CBS Radio Grows FM Sports Portfolio

CBS Radio wants to be an elite player in sports programming. In two years, the group has launched five new sports outlets in Dallas, Boston, Detroit, Baltimore and Washington, D.C. Counting its sixth new sports station—set to launch in Pittsburgh on Feb. 15—CBS Radio will have a total of 14 sports stations, 12 in the top 25 markets.

In each city that CBS has added a sports station, it’s the first FM sports outlet in its market. But often the stations are competing with existing AM sports outlets, including such heritage brands as KTCK-AM “The Ticket” in Dallas and WEEI-AM in Boston. In Pittsburgh, KDKA-FM will go up against WEAE-AM, ESPN Radio’s owned-and-operated station. The CBS stations are actually making some ratings headway. WXYT-FM “The Ticket” in Detroit, the first of CBS Radio’s new sports stations, is No. 1 against its target men 25-54 demo, according to Arbitron data. WBZ-FM “The Sports Hub” in Boston is closing in on Entercom Communications’ WEEI-AM, as is D.C.’s WJFK-FM against Red Zebra’s WTEM-AM, an ESPN affiliate.

CBS Radio didn’t specifically set out to expand its sports portfolio but drew on history and expertise when it looked for ways to turn around some underperforming stations. Its WFAN-AM in New York and WIP-AM in Philadelphia, No. 2 and No. 1 among men 25-54 in their markets, were around long before ESPN transferred its brand to radio. “We saw this as an opportunity to take a successful format, like WFAN, introduce it on the FM band, and give us an opportunity for growth,” said Chris Oliviero, svp of programming for CBS Radio. “It’s well documented that younger listeners fish only on the FM band.”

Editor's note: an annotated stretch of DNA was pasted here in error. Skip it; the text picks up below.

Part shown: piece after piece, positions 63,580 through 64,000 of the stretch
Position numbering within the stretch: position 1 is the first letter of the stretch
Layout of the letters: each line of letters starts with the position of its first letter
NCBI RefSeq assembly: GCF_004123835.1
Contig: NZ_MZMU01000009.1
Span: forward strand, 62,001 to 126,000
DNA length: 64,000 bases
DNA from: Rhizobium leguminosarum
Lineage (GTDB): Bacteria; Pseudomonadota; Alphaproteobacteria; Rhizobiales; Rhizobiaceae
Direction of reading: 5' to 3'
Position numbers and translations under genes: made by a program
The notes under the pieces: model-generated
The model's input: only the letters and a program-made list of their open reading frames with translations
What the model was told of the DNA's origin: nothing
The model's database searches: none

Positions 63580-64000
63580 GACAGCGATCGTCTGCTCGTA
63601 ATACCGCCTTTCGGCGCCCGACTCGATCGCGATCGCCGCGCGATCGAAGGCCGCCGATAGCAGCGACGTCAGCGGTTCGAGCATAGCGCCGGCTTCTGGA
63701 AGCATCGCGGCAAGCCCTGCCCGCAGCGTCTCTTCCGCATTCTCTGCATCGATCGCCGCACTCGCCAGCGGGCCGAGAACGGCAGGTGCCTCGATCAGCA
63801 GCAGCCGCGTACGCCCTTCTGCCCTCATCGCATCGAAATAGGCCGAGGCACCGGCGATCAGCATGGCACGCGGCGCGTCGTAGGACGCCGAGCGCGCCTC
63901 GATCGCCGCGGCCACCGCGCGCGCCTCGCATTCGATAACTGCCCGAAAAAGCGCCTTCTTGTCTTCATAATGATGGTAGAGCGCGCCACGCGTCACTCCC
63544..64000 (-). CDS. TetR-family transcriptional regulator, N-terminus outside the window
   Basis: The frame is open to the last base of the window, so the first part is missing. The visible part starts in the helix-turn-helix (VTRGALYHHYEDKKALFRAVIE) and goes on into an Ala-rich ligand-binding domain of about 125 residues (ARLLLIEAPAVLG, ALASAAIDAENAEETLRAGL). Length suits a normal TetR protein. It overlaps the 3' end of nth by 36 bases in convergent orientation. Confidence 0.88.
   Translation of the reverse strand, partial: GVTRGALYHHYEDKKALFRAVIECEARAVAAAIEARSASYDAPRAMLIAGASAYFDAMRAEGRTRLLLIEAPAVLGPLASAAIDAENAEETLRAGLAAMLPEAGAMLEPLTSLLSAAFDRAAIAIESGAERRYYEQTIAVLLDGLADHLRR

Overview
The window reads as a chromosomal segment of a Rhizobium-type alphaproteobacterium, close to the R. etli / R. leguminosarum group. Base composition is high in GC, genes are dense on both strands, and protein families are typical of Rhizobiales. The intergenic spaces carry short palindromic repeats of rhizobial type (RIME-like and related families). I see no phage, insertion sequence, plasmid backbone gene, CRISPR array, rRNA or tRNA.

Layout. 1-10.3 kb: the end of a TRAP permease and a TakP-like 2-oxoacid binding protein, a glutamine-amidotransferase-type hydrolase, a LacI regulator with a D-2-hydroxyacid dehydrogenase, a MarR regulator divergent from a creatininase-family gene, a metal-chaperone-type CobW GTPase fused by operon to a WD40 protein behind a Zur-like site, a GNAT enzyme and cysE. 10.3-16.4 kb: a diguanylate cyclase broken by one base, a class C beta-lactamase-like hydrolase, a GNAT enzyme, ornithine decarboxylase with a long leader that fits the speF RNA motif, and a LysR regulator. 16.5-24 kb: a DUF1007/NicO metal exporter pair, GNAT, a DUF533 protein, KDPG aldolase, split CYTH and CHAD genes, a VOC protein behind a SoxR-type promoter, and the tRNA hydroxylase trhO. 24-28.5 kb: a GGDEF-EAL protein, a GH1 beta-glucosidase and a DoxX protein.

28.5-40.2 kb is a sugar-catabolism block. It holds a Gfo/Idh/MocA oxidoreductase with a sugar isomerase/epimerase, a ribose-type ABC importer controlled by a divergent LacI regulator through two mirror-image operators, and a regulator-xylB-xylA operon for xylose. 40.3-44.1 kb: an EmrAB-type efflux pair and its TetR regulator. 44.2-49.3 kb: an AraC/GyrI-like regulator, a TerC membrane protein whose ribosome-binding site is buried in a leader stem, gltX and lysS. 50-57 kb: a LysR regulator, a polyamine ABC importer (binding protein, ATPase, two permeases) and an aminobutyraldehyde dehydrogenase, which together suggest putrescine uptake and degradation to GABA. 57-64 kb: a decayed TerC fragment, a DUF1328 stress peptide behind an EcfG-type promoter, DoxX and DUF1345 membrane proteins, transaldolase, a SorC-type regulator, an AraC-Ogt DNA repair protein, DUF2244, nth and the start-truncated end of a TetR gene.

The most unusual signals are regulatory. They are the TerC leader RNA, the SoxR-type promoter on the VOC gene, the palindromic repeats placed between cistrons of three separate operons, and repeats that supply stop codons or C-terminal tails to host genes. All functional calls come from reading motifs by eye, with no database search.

“It’s an attractive package,” said Vanessa Curcuru, associate broadcast manager, Horizon Media, who has bought several of the CBS sports stations for client The History Channel. “Boston is trending really well, and Detroit has been No. 1 since launch.”

To stand out from their rivals, CBS sports stations are live and local from morning drive to late night. The company has brought on about 100 new local radio hosts at a time when most other stations are relying on nationally syndicated talent.

The competition isn’t sweating too hard yet, believing there is plenty of room for multiple sports outlets in a market. “There’s a big appetite for sports,” said Traug Keller, senior vp of ESPN business units. “If having CBS Radio in sharpens our game, that’s good.”